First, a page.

The US Department of Justice has opened an investigation into whether Amazon, Facebook, Google have “stifled innovation” by killing competition unlawfully and “harmed consumers”.
The antitrust division did not name the companies but announced on Tuesday that it was reviewing market-leading “online platforms” to see how they have come to power and whether they engaged in illegal practices that reduced competition and made it difficult for smaller companies to thrive.
It has received a number of complaints against so-called “big tech” that include allegations surrounding search, social media and retail services .
The investigation signals increasing anti-technology rhetoric in Washington, which under Barack Obama’s tenure enjoyed a cosy relationship. President Donald Trump has repeatedly accused technology companies of bias against conservatives, and presidential hopeful Elizabeth Warren has pushed for breaking up Silicon Valley, which has avoided the scrutiny of the law for a number of years owing to legal grey areas and definitions about its position as a platform, rather than a publisher. There have been concerns over Facebook, which operates WhatsApp and Instagram, and Alphabet, which owns numerous different companies across different industries.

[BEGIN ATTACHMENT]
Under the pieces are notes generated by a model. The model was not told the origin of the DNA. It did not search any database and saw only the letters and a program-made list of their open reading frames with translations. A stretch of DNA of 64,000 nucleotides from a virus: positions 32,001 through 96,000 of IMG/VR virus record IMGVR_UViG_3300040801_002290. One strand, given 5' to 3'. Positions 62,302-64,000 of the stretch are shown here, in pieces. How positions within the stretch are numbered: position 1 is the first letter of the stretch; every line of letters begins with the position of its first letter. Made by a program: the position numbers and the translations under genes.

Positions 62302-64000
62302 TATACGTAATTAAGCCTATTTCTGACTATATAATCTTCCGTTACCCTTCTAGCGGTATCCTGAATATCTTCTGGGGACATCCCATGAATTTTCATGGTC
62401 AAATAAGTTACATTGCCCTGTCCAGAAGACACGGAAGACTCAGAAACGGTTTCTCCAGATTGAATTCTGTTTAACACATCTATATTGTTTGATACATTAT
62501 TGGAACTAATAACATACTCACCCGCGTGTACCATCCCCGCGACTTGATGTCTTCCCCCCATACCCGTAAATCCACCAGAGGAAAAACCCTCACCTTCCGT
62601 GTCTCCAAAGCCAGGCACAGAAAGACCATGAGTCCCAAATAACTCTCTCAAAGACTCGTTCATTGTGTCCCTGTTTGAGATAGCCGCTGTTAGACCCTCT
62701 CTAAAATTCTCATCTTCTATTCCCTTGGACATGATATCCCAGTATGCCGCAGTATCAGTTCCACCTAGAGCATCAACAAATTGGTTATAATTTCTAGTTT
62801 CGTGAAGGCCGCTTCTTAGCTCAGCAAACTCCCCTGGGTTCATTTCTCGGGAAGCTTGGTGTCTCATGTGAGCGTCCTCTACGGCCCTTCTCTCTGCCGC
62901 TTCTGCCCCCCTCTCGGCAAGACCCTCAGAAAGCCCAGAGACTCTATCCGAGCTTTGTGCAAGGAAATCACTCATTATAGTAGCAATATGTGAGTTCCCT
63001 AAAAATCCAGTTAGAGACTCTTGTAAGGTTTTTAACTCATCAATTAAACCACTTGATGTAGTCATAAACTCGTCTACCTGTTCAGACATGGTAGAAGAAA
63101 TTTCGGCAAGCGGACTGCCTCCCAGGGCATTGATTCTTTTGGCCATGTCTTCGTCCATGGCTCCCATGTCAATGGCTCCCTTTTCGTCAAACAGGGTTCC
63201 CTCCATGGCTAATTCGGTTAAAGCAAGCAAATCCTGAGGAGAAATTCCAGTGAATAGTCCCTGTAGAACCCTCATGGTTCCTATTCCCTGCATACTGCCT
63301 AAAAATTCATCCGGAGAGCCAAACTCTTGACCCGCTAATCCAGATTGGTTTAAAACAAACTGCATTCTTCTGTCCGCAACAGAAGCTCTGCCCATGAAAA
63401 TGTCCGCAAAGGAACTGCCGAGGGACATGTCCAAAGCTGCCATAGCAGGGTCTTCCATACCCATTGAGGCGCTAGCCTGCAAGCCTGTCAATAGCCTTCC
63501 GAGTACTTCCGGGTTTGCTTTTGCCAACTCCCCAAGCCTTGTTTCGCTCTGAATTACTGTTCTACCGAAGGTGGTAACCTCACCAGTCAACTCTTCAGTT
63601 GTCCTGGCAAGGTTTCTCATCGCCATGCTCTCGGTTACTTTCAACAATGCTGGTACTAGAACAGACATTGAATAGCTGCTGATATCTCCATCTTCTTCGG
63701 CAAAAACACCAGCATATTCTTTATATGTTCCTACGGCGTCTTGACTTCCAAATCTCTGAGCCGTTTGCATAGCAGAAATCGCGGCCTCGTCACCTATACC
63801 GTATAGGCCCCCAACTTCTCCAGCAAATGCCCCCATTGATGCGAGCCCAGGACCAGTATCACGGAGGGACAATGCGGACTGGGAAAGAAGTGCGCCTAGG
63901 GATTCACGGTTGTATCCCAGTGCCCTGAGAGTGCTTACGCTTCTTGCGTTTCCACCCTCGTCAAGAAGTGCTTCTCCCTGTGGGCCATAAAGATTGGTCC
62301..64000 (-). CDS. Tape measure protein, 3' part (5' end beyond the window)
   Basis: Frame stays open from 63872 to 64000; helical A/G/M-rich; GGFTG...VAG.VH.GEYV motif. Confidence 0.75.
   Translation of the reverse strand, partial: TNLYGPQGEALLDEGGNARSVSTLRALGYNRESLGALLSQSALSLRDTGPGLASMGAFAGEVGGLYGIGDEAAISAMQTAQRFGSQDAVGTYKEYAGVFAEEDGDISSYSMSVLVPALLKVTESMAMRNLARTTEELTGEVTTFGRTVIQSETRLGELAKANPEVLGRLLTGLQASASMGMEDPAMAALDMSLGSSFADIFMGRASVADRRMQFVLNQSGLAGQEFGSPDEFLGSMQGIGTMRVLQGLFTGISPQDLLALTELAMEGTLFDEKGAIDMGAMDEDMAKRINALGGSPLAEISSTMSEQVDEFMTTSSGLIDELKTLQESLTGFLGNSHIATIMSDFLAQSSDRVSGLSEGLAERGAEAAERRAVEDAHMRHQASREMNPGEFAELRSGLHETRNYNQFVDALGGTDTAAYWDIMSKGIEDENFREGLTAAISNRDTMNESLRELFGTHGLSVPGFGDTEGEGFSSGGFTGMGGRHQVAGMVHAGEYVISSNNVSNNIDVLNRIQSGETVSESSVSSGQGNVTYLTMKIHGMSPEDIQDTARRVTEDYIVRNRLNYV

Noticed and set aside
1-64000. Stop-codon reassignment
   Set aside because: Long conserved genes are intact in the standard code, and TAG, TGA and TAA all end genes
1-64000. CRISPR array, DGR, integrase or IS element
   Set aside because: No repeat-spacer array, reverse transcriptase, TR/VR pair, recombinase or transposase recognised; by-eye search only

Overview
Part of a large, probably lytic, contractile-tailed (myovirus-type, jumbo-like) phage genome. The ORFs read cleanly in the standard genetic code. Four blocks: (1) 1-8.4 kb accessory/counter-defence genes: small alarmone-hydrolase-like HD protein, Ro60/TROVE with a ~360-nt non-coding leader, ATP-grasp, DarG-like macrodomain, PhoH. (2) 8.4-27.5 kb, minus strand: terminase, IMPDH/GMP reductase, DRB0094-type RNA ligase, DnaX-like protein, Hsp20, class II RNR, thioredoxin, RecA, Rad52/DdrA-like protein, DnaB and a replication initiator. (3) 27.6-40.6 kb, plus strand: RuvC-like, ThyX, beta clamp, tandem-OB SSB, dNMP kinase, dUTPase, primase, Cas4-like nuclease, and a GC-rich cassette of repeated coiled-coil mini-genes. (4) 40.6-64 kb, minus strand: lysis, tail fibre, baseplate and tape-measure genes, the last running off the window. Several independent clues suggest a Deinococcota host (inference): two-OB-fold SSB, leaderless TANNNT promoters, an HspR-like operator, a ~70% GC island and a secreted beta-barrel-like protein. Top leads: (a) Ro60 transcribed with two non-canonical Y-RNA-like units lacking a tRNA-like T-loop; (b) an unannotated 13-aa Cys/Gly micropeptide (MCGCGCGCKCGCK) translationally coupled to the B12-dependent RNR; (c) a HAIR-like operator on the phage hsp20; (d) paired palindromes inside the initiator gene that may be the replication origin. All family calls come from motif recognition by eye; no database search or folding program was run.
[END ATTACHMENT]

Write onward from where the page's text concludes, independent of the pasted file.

Assistant Attorney General Makan Delrahim of the Antitrust Division said: “Without the discipline of meaningful market-based competition, digital platforms may act in ways that are not responsive to consumer demands.
“The Department’s antitrust review will explore these important issues”.
Google has already been dealt three antitrust fines from Europe totalling $9.3bn in the last three years . It found that Google abused its dominance in the smartphone market through its operating system, Android, and that it forced its AdSense customers to use only Google’s services. The European Commission also found it was unfairly promoting its preferred merchants on Google Shopping.
Daniel Ives, Webrush analyst said: “We ultimately believe this is more noise versus the start of broader structural changes across the tech food chain and will likely result in business model tweaks and potential DOJ/ FTC fines in a worst case scenario rather than forced breakups of the underlying businesses.”
When approached for comment, a Google spokesman pointed the Telegraph to the testimony of Adam Cohen, director of economic policy, during a hearing at Capitol Hill last week.
He said: “In the face of intense competition, we are proud of our record of continued innovation. We have helped reduce prices and expand choice for consumers and merchants in the US and around the world.
“We have created new competition in many sectors, and new competitive pressures often lead to concerns from rivals. We have consistently shown how our business is designed and operated to benefit our customers.”
The DoJ said that it would be asking the public for help with their investigation.
Alphabet, Facebook and Amazon shares dipped roughly 1.5pc each on the news. The latter were not immediately available for comment. Both Alphabet and Facebook will reveal earnings for the previous three months this week. Facebook is expected to share more about the terms of a $5 billion FTC settlement following a probe in the company’s alleged failure to protect consumer privacy.